abstract = "The beneficial properties of mushrooms’ bioactive compounds indicate their potential for use as performance-enhancing natural additives for livestock animals. A study was undertaken to evaluate the effects of diets supplemented with mushroom myceliated grains (MMGs) fed to dairy ewes on intestinal parasite load, milk production, milk fatty acid (FA) composition, and cheese oxidative stability. During an 8-week experimental period, 21 lactating Valle del Belice ewes were divided into 3 groups named MMG20, MMG10, and MMG0. Ewes in each group were fed hay ad libitum and 1.3 kg/day/head of 1 of 3 concentrates with MMGs at 20{\%} (MMG20), 10{\%} (MMG10), or 0{\%} (MMG0). The ewes fed MMG20 had comparable dry matter (DM) and nutrients intake, fewer intestinal parasite infections, a tendency toward higher milk yield, and higher milk casein content (4.78{\%} in MMG20 vs. 4.32{\%} in MMG10 and 4.27{\%} in MMG0; P < 0.05), and they produced cheese with less intense yellow color and a lower secondary lipid oxidation, than the ewes in the MMG10 and MMG0 groups. A higher antioxidant capacity was observed (17.83 mmol Trolox equivalent/kg DM in the MMG20 group vs. 9.97 and 9.18 mmol Trolox equivalent/kg DM in the MMG10 and MMG0 groups, respectively; P < 0.001), suggesting a higher oxidative stability of cheese fat and a probable enrichment of cheese with antioxidant compounds inherent in or induced by MMGs. The inclusion of MMGs in the diet did not affect the amounts of health-promoting polyunsaturated FAs in milk, with the exception of n-3 eicosapentaenoic acid, which was found only in milk from the MMG-treated ewes. These promising results merit further investigation into the potential use of medicinal mushrooms to enhance animal health and production.",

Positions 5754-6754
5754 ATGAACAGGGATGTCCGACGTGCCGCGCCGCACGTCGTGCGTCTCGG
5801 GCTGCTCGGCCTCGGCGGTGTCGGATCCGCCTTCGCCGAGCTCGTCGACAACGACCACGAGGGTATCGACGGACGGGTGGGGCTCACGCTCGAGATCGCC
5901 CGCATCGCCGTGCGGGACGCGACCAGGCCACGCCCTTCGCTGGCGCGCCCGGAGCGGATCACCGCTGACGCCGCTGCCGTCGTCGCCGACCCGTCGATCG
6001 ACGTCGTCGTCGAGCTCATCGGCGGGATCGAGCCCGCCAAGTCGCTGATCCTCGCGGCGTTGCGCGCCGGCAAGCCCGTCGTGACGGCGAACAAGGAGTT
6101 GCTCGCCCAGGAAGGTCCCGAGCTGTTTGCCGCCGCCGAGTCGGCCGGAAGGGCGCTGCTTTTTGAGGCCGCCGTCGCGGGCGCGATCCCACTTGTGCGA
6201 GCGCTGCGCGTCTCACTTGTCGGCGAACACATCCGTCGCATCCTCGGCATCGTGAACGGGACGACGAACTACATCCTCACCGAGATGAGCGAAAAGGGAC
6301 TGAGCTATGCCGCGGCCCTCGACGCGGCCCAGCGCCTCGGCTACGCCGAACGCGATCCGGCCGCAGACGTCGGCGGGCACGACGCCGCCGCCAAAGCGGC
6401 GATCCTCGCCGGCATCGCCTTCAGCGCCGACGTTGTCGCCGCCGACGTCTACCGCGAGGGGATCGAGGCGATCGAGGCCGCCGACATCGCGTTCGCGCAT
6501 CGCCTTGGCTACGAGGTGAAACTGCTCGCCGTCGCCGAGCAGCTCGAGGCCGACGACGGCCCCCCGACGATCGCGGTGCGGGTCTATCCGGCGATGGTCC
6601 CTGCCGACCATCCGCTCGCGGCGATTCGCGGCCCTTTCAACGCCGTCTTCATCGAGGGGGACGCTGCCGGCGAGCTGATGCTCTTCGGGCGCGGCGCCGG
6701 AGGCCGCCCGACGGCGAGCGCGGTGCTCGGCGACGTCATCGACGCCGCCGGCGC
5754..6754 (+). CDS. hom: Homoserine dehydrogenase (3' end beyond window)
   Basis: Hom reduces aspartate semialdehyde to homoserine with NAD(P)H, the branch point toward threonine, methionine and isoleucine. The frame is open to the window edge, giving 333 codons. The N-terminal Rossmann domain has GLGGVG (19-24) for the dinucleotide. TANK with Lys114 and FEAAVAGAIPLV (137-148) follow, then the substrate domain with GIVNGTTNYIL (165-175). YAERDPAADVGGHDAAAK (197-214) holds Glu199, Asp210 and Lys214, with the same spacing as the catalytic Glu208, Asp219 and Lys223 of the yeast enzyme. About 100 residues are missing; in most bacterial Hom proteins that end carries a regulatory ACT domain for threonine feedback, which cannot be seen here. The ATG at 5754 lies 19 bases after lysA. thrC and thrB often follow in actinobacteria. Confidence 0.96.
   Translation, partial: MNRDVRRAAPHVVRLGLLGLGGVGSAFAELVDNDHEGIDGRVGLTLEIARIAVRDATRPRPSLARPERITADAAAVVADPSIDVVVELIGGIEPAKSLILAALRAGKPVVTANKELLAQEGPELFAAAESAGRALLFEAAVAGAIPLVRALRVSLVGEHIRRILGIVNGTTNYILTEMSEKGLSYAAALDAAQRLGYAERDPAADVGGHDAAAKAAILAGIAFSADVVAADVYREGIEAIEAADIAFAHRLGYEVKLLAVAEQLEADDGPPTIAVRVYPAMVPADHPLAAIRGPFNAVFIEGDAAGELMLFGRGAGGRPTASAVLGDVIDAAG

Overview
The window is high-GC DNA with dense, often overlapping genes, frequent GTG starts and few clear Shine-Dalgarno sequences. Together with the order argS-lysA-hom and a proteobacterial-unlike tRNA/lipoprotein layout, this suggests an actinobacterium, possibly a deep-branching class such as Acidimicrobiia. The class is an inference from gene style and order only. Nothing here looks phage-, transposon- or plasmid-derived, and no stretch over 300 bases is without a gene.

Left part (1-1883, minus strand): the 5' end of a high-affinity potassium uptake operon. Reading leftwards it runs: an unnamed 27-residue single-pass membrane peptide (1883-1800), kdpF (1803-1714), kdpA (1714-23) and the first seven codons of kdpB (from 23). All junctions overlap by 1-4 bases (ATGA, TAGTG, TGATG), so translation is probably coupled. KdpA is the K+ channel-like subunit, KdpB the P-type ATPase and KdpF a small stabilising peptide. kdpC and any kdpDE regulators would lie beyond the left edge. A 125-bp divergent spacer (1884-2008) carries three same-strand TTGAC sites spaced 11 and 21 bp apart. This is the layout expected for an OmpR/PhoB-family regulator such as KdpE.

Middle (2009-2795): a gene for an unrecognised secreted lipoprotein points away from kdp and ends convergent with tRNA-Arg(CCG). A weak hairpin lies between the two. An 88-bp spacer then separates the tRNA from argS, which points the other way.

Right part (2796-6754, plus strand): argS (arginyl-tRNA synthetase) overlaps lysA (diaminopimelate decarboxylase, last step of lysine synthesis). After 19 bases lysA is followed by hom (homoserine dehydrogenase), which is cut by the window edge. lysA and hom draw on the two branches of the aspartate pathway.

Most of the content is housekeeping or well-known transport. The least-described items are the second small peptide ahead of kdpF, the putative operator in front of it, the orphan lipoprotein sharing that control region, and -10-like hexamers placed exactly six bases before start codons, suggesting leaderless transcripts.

keywords = "Applied Microbiology and Biotechnology, Cheese oxidative stability, Drug Discovery3003 Pharmaceutical Science, Ewes, Fatty acids, Fungus myceliated grains, Intestinal parasite control, Medicinal mushrooms, Milk, Pharmacology",
author = "Massimo Todaro and Giuseppe Venturella and {Di Grigoli}, Antonino and Adriana Bonanno and Gargano, {Maria Letizia} and {Di Miceli}, Giuseppe and Francesca Vitale and Marco Alabiso and Anike, {Felicia Ngozi} and Isikhuemhen, {Omoanghe Samuel}",
year = "2019",
language = "English",
volume = "21",
pages = "89--103",
journal = "International Journal of Medicinal Mushrooms",
issn = "1521-9437",
publisher = "Begell House Inc.",

}

TY - JOUR

T1 - Effects of diets supplemented with medicinal mushroom myceliated grains on some production, health, and oxidation traits of dairy ewes

AU - Todaro, Massimo

AU - Venturella, Giuseppe

AU - Di Grigoli, Antonino

AU - Bonanno, Adriana

AU - Gargano, Maria Letizia

AU - Di Miceli, Giuseppe

AU - Vitale, Francesca

AU - Alabiso, Marco

AU - Anike, Felicia Ngozi

AU - Isikhuemhen, Omoanghe Samuel

PY - 2019

Y1 - 2019